Bolstered by dramatic cost declines for renewables, utilities are increasingly looking to wind power to expand their rate bases or replace aging, inefficient coal-fired power plants, according to a new report from Moody’s Investors Service.
According to the report, new low-cost wind power resources could lead to a trend of earlier retirements for regulated coal plants in the Great Plains region.
“Wind power economics are driving coal generation up the dispatch curve and into earlier retirement,” says Jairo Chung, a Moody’s analyst. “Around 56 gigawatts of regulated coal-fired capacity in the Midwest has operating costs that are higher than the all-in costs of new wind power.”
In the Great Plains states, the average long-term all-in power purchase agreement price for wind power is around $20/MWh. On a comparable basis, the majority of the coal-fired power generation in the same region has operating costs higher than $30/MWh.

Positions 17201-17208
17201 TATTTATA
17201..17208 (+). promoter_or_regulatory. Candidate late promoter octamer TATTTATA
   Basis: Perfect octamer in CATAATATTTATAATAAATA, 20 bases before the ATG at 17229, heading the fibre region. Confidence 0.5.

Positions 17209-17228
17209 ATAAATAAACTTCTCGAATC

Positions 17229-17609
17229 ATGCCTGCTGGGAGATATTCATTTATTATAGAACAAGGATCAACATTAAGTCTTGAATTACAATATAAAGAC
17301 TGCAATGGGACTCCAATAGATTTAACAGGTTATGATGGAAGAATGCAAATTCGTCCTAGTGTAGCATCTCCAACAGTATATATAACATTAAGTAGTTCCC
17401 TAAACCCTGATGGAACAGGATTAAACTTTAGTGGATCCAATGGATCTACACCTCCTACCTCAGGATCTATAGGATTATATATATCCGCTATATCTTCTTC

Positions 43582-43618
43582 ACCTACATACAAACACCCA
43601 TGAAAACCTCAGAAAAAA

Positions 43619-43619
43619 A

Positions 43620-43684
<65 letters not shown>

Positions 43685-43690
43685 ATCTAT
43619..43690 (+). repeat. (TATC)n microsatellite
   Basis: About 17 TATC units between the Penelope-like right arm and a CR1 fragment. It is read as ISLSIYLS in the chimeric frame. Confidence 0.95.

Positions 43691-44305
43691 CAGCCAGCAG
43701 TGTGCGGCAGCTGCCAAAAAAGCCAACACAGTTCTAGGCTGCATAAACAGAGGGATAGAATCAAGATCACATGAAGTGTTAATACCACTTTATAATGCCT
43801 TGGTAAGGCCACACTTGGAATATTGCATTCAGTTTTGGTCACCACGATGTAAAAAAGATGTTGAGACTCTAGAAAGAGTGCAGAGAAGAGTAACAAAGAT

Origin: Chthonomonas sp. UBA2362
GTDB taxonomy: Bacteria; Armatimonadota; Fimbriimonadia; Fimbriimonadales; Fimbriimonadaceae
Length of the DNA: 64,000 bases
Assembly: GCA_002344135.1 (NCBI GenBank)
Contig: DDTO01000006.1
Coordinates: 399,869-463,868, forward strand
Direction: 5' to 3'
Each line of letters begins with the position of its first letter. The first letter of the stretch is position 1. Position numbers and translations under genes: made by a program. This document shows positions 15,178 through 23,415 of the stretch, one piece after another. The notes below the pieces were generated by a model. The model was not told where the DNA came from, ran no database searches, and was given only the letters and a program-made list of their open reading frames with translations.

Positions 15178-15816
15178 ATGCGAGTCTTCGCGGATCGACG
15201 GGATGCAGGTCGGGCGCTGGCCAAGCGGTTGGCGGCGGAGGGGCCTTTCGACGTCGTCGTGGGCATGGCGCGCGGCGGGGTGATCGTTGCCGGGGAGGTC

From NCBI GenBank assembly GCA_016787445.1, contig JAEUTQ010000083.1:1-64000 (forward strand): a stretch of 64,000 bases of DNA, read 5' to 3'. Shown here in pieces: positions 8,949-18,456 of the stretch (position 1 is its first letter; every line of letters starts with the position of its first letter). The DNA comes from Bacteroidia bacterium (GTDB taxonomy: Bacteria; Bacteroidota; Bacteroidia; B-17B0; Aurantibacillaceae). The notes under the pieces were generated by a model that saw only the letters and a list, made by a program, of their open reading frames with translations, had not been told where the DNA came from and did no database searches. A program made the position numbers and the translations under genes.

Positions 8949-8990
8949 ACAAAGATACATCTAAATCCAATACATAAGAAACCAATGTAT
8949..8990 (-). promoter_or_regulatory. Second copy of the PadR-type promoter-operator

Favorable pricing and wind resources have allowed utilities in states like Iowa (Aaa stable) and Kansas (Aa2 negative) to invest in their rate bases, leading to higher earnings for investors, lower rates for customers and a cleaner energy portfolio.
“It’s a potential “Ëœwin-win-win’ for the parties involved,” says Chung.
Other states including Minnesota and Colorado have strong renewable portfolio standard mandates to motivate utilities to increase renewable investments while retiring coal assets.
The economics of wind power have allowed these states to target even more aggressive environmental standards.
As coal-fired plants are retired and replaced prior to the end of their useful lives, Moody’s believes regulators will allow recovery to mitigate “stranded asset” risk for utilities that operate vulnerable assets. Any additional coal-fired plant retirements would be phased in, and utilities will be able to mitigate the associated risks over time.